Australia: Leading Italian processed tomato suppliers charged with dumping
Two Italian companies that account for half of Australia's processed tomato imports will likely have to pay preliminary dumping duties, in the wake of a recent recommendation from the Anti-Dumping Commission (ADC).
The groups Feger and La Doria managed to escape a 2013 ruling that saw duties imposed on 103 Italian companies, but now they are now in line to pay duties of 7.5% and 5.1% respectively.
SPC Ardmona Operations Limited, which requested the investigation into the two companies, welcomed the ADC's Statement of Essential Facts (SEF) about Feger and La Doria.
"This decision is critical, not just for SPC but for Australia’s manufacturing industry and food processing sector," SPC managing director Reg Weine said in a release.
"The future of Australia’s food processing sector, horticulture industry and the livelihood of Australian farmers is being undermined as more and more cheap imports flood the market and find their way onto supermarket shelves.
"We need a level playing field to succeed, and today’s statement gives me confidence that SPC can continue to produce the quality clean, green Australian products that our consumers love and we are famous for."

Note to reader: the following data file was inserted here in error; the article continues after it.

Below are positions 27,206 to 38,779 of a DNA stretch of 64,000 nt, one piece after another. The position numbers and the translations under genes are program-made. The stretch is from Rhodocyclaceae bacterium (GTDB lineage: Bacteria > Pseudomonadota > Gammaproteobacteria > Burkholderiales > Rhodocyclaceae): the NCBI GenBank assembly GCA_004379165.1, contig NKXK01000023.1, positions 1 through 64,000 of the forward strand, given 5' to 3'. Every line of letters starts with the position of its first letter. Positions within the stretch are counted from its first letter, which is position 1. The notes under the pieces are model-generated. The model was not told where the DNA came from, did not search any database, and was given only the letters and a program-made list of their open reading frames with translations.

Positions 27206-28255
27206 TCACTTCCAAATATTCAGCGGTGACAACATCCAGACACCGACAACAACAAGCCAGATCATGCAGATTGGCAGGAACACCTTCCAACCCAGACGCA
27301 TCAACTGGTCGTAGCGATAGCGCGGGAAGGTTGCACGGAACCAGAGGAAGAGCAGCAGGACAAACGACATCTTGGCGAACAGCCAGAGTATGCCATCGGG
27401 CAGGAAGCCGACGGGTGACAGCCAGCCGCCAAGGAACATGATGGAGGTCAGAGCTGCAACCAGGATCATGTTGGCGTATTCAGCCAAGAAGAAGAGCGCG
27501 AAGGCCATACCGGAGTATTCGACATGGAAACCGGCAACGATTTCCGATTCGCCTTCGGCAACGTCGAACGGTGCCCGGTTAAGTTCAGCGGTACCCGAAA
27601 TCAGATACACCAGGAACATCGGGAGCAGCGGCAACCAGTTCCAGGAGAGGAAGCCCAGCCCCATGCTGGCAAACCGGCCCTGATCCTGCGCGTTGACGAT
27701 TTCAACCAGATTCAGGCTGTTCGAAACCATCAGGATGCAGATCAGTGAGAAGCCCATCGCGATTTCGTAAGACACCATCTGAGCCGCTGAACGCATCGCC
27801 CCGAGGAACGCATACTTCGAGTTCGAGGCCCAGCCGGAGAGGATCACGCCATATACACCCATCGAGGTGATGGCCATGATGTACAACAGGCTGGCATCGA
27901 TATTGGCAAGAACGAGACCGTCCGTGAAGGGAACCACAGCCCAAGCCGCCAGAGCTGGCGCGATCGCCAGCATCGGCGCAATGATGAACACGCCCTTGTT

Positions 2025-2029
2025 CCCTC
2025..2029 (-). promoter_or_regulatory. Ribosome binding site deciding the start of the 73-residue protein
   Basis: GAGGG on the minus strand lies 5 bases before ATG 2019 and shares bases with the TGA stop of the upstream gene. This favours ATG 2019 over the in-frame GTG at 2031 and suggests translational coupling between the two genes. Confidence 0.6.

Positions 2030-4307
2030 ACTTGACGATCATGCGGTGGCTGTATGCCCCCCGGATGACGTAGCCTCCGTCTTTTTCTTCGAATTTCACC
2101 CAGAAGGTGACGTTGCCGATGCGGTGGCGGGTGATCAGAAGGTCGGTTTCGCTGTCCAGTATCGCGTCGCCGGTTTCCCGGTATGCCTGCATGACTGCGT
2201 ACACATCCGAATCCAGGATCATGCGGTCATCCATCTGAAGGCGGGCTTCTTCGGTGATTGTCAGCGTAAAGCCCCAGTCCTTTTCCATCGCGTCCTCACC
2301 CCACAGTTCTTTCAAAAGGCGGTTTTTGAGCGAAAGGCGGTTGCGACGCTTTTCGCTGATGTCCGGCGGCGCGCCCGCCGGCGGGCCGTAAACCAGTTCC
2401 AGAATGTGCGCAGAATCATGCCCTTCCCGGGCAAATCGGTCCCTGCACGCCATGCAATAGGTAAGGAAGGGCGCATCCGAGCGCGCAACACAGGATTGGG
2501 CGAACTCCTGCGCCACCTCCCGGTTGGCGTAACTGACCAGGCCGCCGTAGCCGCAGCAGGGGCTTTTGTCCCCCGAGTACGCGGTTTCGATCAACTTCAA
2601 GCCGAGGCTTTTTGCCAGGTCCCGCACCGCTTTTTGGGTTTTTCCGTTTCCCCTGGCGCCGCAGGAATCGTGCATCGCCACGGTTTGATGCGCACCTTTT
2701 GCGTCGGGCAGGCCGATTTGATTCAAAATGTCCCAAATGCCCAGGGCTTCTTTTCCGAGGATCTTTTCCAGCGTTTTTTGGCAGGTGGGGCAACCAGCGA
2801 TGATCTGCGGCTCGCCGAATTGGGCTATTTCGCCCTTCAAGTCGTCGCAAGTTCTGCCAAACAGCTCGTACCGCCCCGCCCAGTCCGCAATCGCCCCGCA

The ADC also acknowledged the impact of EU subsidies on Italian canned tomato prices, highlighting that illegal dumping since 2010 has resulted in material damage to SPC, including reduced margins and declining profitability.
"It is pleasing to see that the ADC has made a decision that supports regional industry and jobs. The Australian government now has the time to consider this report and make a final decision. I trust that as they do this, they will also put the appropriate measures in place to ensure duties are uniformly applied."
Grower body Ausveg was also supportive of the recommendations, and hoped it would send a message to overseas suppliers.
"We hope that the imposition of duties will go some way to levelling the playing field for Australian producers, who must regularly compete against foreign producers with far lower costs of production, who in many cases are receiving government subsidies which further enhance their competitive advantage," Ausveg deputy CEO Andrew White said in a release.
"We are hopeful that this recommended action will send a further message to foreign businesses exporting to Australia that they cannot simply dump their cheap produce on our shores and hurt the local industry in the process.
"The effects of this illegal dumping can reach far beyond the tomato industry. If left unchecked, they could set unwanted precedents for international companies exporting to Australia that could have flow-on consequences for the Australian vegetable and potato industries."